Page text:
Saturday, October 19, 2013

Asian Combination.

Like anyone who enjoys cooking, I get bored doing up the same old recipes, the same old way.  I wonder how things would taste if I change an ingredient here or there; what would happen if I mixed two recipes together.  Sometimes it works out fantastic and delicious; sometimes it comes out to "What was I thinking!?!".  This time I decided to combine two Asian recipes, Sweet and Sour with Fireworks; that would be with chicken, pork or shrimp of course.  Basically all that I did was give sweet and sour sauce a kick to it, yet it surprisingly changed the flavor enough to give it a new dimension; nothing very complicated.  I'm going to give the name of this recipe something non-complicated also, "Spiced Up Sweet and Sour".

Spiced Up Sweet and Sour


¼ cup canola or peanut oil
1 cup each julienned carrots, shelled edamame and drained pineapple chucks
2 cups flour
2 Tbsp canola oil
2 Tbsp cornstarch
1 tsp salt
½ tsp ground white pepper
1 egg
1 ¼ to 1 ½ cups of water
2 lbs of boneless, skinless chicken breasts or pork tenderloin, cut into 1 inch cubes; or medium sized shrimp, peeled and deveined; or a combination equally up to 2 lbs.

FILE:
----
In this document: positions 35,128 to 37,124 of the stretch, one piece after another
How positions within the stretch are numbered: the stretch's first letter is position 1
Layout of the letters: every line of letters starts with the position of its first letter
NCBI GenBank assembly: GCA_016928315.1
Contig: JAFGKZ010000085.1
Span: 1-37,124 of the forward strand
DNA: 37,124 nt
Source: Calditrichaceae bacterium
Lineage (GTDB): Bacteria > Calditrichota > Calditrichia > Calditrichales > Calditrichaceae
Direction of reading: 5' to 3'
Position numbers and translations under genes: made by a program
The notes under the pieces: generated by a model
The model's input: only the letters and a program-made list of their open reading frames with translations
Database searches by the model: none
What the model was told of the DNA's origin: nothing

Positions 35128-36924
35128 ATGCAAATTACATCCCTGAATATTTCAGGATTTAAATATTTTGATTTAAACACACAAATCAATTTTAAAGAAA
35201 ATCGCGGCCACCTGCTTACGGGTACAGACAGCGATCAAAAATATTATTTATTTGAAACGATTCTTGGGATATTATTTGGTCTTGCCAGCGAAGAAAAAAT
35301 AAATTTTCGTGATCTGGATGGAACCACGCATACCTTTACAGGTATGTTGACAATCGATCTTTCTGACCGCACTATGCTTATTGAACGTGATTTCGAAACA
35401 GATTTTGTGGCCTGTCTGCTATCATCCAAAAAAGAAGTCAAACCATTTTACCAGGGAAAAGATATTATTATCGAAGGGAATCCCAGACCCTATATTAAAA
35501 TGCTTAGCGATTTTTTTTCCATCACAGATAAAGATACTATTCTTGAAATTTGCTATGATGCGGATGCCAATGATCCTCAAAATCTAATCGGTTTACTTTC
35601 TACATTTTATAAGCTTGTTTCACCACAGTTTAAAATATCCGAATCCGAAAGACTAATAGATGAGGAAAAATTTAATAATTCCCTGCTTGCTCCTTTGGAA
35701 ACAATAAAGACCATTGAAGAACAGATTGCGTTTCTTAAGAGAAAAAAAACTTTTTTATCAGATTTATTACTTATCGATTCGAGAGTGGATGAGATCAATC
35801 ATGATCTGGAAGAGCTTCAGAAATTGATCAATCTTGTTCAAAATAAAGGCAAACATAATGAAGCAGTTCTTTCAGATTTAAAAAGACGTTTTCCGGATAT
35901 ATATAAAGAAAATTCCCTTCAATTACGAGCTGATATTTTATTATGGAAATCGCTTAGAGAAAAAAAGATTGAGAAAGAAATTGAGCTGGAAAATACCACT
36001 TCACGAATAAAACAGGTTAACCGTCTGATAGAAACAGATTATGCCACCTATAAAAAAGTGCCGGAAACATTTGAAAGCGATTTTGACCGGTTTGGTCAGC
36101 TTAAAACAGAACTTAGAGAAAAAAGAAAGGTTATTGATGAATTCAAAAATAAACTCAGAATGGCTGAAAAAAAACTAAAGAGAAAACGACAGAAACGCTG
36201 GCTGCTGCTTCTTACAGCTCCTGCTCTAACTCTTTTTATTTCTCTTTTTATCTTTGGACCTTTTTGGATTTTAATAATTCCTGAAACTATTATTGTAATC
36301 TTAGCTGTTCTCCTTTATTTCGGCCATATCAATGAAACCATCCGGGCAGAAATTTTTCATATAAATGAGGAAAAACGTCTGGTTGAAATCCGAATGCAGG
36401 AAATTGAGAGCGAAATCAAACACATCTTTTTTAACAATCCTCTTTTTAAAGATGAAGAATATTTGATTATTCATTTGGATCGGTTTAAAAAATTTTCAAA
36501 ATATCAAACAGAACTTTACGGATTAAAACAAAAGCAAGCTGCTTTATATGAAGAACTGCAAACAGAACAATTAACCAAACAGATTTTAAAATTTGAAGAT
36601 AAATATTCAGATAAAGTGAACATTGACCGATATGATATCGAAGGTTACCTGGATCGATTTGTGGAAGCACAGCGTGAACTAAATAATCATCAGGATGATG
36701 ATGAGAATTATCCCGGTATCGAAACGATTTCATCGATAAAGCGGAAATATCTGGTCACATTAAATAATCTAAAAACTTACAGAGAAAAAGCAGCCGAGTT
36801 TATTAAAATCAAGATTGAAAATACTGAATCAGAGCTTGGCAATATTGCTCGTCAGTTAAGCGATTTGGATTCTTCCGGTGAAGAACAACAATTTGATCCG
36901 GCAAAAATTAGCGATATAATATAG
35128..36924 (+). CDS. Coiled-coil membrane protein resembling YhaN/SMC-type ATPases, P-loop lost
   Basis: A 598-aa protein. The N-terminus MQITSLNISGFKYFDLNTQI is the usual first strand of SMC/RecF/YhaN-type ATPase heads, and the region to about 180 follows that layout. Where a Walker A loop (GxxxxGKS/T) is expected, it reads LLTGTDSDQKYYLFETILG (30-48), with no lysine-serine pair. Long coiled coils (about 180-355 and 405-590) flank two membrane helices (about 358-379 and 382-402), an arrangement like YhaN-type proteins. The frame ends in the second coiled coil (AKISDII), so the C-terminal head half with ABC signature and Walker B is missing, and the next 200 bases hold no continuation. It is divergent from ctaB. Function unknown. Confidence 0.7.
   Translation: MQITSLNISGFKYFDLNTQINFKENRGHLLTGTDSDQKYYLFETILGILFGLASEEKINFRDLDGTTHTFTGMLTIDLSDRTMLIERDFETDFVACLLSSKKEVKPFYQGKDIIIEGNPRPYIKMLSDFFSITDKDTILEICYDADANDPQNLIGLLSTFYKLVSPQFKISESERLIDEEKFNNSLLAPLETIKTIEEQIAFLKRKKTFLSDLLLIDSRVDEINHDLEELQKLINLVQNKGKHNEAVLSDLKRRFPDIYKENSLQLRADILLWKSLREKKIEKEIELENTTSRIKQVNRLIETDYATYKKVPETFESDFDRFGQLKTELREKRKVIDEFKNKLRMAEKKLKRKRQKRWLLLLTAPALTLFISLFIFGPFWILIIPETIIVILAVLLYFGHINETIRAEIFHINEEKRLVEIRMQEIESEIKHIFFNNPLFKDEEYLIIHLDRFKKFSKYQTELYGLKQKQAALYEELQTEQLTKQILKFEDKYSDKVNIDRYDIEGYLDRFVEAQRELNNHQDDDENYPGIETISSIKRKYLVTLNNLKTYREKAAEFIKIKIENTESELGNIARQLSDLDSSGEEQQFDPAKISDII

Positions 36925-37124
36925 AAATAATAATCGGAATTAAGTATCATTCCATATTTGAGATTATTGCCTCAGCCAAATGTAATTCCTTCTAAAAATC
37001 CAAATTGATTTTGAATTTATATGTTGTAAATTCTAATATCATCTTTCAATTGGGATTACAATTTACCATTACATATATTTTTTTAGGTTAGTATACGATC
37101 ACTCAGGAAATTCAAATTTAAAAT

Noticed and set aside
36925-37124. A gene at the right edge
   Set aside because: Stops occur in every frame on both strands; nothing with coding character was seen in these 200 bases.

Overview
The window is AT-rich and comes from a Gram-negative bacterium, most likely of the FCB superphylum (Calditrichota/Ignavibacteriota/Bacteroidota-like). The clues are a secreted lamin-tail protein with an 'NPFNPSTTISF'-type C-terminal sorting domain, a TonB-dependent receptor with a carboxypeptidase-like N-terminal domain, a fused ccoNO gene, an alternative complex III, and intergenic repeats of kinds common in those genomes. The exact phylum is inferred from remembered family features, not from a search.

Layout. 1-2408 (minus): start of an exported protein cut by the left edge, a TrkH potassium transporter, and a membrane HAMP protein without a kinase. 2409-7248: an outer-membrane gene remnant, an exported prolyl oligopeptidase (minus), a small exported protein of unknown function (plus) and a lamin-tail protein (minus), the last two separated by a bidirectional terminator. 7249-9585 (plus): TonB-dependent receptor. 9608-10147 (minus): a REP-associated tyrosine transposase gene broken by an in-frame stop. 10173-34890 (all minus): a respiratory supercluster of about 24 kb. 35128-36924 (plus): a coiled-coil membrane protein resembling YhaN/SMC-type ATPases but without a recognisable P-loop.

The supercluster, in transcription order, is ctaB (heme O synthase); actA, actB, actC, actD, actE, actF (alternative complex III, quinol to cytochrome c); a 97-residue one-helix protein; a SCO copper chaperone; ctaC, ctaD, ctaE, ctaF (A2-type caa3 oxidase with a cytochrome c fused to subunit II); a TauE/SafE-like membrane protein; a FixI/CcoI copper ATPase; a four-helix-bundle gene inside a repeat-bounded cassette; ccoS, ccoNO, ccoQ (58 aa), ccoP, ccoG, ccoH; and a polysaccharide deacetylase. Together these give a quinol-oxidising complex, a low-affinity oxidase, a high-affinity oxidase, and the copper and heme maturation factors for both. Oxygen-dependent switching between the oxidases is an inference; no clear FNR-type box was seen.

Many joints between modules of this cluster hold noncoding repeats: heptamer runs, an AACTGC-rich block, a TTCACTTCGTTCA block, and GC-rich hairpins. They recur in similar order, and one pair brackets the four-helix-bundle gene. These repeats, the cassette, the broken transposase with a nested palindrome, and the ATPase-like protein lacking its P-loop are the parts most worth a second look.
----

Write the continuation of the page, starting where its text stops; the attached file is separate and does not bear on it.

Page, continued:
1 qt of canola or peanut oil for frying


1/2 cup white wine vinegar
1 cup ketchup
2 Tbsp soy sauce
8 Tbsp sugar
1 and 1/2 Tbsp cornstarch
2 tsp Sriracha


In a large skillet or Wok, heat oil on medium-high heat; sauté carrots, edamame and pineapple until the edges just begin to caramelize. Remove from oil and set aside.

In a large bowl, combine flour, 2 Tbsp oil, cornstarch, salt, white pepper and egg; gradually add water until a thick batter forms. Add chicken, pork, shrimp or combination into batter making sure to thoroughly coat each piece. Heat the 1 qt of oil in the skillet or Wok over medium-high heat; when temperature reaches 360F, drop several pieces of battered pieces into the oil, but do not overcrowd. Pieces will be done when they are golden brown and float to top of oil; remove to paper towels to drain. Repeat until all battered pieces are done.

While frying up the protein pieces, the sauce can be made. Stir together all ingredients in medium saucepan; bring to boil. Remove from heat, use immediately or keep warm for later use. 

Combine sautéed vegetables and pineapple with battered pieces and warm sauce; serve over white, brown or fried rice; or a noodle such as lo mein, udon or soba.

Makes 8 servings.

Note: you can add more Sriracha if you prefer the dish with more heat, but always taste first to make sure; you can always add, but not take away.

Mary Cokenour

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